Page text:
Actionable evidence - Evidence about student learning that key stakeholders can understand and use to improve student and institutional performance.
Add-on assignment - Assignment students complete in addition to course requirements (e.g., standardized test, survey). A major challenge with most add on assessments is convincing students not only to participate in them but also to give the assessment tasks serious thought and effort.
Alignment - A logical connection between the curriculum (learning experiences and assignments), the expected outcomes, and the criteria used to evaluate student achievement of those outcomes.
Anchor - Sample of student work that exemplifies a specific level of performance. Raters use anchors to score student work, usually comparing the student performance to the anchor.
Artifact - An object produced to indicate mastery of a skill or component of knowledge.
Assessment of student learning - The systematic collection, review, and use of information about educational programs undertaken for the purpose of improving student learning.
Authentic assignment - Assignment which asks students to perform a real-life task in the way professionals in the field would perform it. (e.g., asking students to create a marketing campaign and evaluating that campaign instead of asking students to answer test questions about characteristics of a good marketing campaign). Authentic assignments engage students in challenges that closely represent what they are likely to face as everyday workers and citizens.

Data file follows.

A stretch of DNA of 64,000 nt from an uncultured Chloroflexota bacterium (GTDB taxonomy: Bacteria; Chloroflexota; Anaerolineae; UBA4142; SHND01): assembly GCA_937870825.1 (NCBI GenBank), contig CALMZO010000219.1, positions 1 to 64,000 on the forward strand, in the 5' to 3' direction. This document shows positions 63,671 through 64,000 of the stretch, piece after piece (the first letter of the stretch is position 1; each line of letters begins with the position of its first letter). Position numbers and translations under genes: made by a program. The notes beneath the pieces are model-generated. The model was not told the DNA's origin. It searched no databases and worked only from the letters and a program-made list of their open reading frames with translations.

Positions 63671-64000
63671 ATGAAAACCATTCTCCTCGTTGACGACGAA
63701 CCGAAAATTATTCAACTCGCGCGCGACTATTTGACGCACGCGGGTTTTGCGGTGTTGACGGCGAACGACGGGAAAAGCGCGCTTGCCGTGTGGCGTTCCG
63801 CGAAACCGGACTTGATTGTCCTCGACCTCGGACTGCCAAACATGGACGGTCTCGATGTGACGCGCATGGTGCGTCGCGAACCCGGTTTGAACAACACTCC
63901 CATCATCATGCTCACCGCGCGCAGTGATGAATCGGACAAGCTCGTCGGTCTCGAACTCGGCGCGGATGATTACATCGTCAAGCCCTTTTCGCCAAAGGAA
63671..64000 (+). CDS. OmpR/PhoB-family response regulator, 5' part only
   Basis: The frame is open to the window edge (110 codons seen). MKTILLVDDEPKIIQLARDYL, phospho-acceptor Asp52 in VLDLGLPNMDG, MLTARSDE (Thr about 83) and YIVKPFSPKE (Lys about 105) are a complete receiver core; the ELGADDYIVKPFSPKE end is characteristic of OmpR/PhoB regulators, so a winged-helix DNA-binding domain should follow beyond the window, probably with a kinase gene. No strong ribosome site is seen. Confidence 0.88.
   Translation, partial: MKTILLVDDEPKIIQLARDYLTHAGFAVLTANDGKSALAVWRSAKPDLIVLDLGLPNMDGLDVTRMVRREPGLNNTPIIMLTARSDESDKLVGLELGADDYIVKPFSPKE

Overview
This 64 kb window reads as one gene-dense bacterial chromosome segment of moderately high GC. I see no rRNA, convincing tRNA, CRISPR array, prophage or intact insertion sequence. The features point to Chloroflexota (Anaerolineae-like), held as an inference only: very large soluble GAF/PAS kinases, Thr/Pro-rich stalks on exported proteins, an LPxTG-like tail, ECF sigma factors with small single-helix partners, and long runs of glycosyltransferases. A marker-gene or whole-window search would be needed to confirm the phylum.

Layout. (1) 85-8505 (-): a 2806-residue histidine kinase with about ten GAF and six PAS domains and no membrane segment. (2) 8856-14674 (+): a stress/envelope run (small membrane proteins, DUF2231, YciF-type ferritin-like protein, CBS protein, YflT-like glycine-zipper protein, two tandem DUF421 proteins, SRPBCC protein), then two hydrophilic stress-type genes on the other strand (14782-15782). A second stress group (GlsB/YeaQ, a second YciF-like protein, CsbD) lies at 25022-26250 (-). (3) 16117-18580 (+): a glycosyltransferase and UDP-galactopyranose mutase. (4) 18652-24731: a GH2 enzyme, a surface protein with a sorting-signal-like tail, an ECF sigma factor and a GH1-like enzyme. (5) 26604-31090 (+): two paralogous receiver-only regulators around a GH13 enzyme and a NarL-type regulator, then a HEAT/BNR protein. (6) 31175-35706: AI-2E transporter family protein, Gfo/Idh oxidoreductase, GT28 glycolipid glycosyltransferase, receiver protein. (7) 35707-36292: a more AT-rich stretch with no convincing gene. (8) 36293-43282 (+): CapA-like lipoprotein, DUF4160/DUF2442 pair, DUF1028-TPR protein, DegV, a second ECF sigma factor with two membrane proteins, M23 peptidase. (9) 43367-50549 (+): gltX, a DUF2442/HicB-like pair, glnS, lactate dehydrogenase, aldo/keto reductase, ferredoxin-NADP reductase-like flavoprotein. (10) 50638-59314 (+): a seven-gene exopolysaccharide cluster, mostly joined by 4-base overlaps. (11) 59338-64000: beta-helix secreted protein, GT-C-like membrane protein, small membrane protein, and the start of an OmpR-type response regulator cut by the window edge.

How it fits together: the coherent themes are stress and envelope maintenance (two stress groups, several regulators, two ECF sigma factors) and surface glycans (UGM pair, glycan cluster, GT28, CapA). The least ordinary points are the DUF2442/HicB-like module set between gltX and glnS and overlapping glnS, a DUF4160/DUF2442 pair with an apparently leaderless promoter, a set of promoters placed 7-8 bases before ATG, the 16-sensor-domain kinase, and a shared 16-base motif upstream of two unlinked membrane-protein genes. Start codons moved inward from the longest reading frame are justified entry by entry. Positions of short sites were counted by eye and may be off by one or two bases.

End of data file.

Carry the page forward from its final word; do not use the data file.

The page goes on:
Bloom’s taxonomy - A framework consisting of six major categories: Knowledge, Comprehension, Application, Analysis, Synthesis, and Evaluation. The categories after Knowledge represent “skills and abilities,” with the understanding that knowledge is the necessary precondition for putting these skills and abilities into practice.
Closing the loop - This is an iterative ongoing four-step process: 1. defining learning outcomes, 2. choosing a method or approach and using it to gather evidence of learning, 3. analyzing and interpreting the evidence, 4. using this information to improve student learning. The cycle must be completed and repeated to see whether the changes have produced the desired result.
Course-embedded assignment - Course assignment used for both grading and assessment to determine if students are meeting the desired learning outcomes. Embedded assessment is a means of gathering information about student learning that is built into and a natural part of the teaching-learning process.
Curriculum map - An auditing tool that helps identify potential disconnects between course activities and the learning objectives established for the course or the program.
• Course curriculum map - Matrix that connects learning outcomes for a particular course to the activities within the course that allow for the achievement of the outcomes.
• Program curriculum map: A matrix representation of a program's learning outcomes that shows where they are taught within the program.
Direct method - Method that yields tangible and visible evidence of student learning; prompts students to represent or demonstrate their learning or produce work that observers can assess to evaluate the extent to which students have achieved the desired learning outcomes.
Formative assessment - Assessment undertaken while student learning is taking place; designed to capture students' progress toward learning outcomes.
Indirect method - Asks students to reflect on their learning rather than demonstrate it; captures students' perceptions of their learning. No assessment of knowledge, conceptual understanding, or thinking or performance skills should consist of indirect evidence alone.